Joseph B. Lauck, adjutant general of the state of California under appointment from Governor Pardee, has been identified with the west and with California for nearly forty years, during which time he has had a most successful and honorable career in various lines of activity, but especially as a railroad man. He was a boyish but gallant and daring soldier during the Civil war, and he has since then been permanently identified with the National Guard of California. For many years he was an efficient servant of the Union Pacific and Southern Pacific railroads, being advanced from a humble position to one of respnsibility, which he only resigned to accept his present place among the state officials. He has in every relation of life proved himself a man of integrity and honor, and his success is not less due to these worthy characteristics than to his energy and executive ability.

General Lauck was born in York, Pennsylvania, November 27, 1846. His father, Henry B. Lauck, was a native of Pennsylvania, a prominent farmer there, and died in 1876. He was of German ancestors who had taken up their residence in Pennsylvania at an early day, and different members of the family took part in the Revolutionary war, some of whom gained distinction for their services. Henry B. Lauck married Barbara Stambaugh, who was born in Pennsylvania of German ancestry, and some of her forefathers also were soldiers in the Revolution. She died in 1889, leaving three sons: Joseph B.; Michael, a carpenter of Findlay, Ohio; and John, a farmer in Hancock county, Ohio.

Joseph B. Lauck was educated in the public schools of Ohio, but his education was concluded when he was thirteen years of age. He worked on his father's farm and at other occupations until the war. In September, 1861, when a boy of fifteen years, he entered the Union army and gave loyal service to his country until 1865. He went through all the western campaigns and engagements from Fort Henry to Vicksburg and from Chattanooga to the sea, and was mustered out at Camp Denison, Ohio, September 5, 1865, going home with a war record of which both he and his descendants may well be proud. He remained at home until March, 1866, and then went west as far as Nebraska, where on May 7, 1866, he took service with the Union Pacific Railroad. He was engaged in the construction work of that road, laying rails, and continued at it until the two sections of the road met at Promontory and formed one continuous band of steel between the Mississippi valley and the west. He had many interesting experiences during that time. He was afterward in the employ of the road as brakeman and conductor, until the latter part of august, 1873, when he came to California, and in October engaged with the Central, now the Southern Pacific Railroad. In April, 1874, however, he went back to the Union Pacific and was in the train service until the following November, when he once more came to California and entered the employ of the Central Pacific, running a train out of Lathrop for a year or more. He was next identified with the North Pacific Coast Railroad, with which he remained until July 10, 1886. He was then appointed traveling passenger agent for the Southern Pacific Company, and served continuously from July 11, 1886, to February 15, 1904, at which date he assumed his duties as adjutant general of the state of California, with term of office to continue during Governor Pardee's incumbency. He has always been an active Republican, and interested to the extent of his time and ability in the upbuilding and progress of the party.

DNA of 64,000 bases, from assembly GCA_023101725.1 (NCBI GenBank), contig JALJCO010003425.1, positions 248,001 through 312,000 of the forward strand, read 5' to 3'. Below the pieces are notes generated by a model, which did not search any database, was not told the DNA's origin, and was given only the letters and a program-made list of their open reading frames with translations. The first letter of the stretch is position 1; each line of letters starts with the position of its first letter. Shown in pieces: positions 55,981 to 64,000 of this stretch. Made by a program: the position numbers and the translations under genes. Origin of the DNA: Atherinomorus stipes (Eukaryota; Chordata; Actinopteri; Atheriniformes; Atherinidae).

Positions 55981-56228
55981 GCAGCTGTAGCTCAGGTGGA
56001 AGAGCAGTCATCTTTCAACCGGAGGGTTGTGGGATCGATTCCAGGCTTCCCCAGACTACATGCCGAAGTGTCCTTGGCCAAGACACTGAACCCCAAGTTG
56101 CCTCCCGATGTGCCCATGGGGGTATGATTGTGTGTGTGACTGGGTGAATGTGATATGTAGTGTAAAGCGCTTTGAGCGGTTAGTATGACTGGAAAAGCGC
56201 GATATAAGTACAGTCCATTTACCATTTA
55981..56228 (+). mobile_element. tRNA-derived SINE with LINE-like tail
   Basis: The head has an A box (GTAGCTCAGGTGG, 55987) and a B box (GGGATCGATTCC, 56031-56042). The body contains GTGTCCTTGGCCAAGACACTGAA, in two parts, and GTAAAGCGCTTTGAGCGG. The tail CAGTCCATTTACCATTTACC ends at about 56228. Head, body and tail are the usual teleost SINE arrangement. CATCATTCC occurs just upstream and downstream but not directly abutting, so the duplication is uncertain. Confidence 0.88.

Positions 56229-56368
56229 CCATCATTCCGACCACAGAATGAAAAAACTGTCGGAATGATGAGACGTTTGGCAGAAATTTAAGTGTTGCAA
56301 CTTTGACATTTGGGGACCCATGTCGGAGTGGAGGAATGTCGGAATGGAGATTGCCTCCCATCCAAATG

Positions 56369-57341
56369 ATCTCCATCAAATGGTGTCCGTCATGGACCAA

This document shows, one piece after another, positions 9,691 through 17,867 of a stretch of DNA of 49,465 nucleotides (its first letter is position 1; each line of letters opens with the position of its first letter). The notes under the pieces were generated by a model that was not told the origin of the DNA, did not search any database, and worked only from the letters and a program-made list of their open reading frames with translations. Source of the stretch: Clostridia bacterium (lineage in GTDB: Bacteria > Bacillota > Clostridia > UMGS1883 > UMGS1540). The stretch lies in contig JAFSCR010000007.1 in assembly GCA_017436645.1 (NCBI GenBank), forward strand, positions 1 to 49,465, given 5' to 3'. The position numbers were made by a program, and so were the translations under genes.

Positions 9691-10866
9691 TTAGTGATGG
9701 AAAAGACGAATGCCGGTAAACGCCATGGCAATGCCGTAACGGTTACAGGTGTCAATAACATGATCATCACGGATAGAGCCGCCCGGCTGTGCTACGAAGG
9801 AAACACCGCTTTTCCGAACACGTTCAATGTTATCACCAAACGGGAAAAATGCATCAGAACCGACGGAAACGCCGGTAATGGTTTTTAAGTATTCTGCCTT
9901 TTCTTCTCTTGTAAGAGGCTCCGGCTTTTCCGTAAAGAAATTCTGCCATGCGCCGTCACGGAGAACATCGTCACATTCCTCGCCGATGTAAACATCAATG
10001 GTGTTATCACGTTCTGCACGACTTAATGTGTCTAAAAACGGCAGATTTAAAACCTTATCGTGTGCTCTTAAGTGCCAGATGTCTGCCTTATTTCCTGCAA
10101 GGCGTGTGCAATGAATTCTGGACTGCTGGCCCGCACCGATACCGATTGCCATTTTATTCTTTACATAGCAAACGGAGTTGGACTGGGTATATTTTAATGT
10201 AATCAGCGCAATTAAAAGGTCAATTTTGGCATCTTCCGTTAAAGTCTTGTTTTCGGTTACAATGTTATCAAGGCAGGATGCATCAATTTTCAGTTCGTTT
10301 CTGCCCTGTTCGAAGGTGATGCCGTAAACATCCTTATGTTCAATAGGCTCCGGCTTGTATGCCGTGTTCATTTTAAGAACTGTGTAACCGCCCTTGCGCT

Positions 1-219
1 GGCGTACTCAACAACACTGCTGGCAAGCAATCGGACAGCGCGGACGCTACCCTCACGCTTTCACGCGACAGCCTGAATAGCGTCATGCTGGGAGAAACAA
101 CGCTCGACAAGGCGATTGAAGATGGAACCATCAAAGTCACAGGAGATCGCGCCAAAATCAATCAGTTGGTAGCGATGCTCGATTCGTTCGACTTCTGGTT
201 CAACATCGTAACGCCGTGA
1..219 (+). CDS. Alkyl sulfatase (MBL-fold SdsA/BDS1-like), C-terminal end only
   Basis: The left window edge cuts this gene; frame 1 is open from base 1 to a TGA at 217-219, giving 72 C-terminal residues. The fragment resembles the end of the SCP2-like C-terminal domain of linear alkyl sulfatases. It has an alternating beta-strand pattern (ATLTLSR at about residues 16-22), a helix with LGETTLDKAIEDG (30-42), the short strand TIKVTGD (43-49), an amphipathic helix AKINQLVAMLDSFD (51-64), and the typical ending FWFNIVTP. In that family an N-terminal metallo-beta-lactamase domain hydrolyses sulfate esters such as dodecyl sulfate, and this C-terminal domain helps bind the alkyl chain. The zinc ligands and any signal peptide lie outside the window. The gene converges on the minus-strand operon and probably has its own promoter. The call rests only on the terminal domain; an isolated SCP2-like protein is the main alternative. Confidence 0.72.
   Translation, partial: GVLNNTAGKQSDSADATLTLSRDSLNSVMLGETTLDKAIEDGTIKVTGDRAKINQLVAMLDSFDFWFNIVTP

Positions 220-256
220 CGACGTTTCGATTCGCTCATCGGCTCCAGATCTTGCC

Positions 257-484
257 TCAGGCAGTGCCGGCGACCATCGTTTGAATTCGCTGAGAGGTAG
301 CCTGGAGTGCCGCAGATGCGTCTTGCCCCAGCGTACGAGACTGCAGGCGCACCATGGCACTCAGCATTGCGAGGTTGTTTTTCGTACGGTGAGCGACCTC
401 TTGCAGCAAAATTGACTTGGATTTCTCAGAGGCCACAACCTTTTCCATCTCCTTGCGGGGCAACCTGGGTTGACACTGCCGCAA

Mr. Lauck was married in San Rafael, California, in September, 1878, to Miss Carrie H. Stowell, a native of Wisconsin. they have one daughter, Veda B. Mr. Lauck affiliates with the Masonic order, the Order of Railway Conductors and the Grand Army of the Republic. His record in the National Guard of California has been a long and honorable one. It is as follows: Enlisted in Company D, fifth Infantry, May 14, 1885, being the organizer of the company and elected its captain on the same date; resigned September 22, 1886; elected captain of Company A, fifth Infantry, August 26, 1886, re-elected August 30, 1888, and resigned June 5, 1889; appointed lieutenant colonal and aide de camp, staff of commander in chief, April 1, 1891; resigned February 23, 1894, and reappointed July 3, 1894, serving until relieved on January 19, 1895.

Source: History of the New California Its Resources and People, Volume I

The Lewis Publishing Company - 1905
Edited by Leigh H. Irvine

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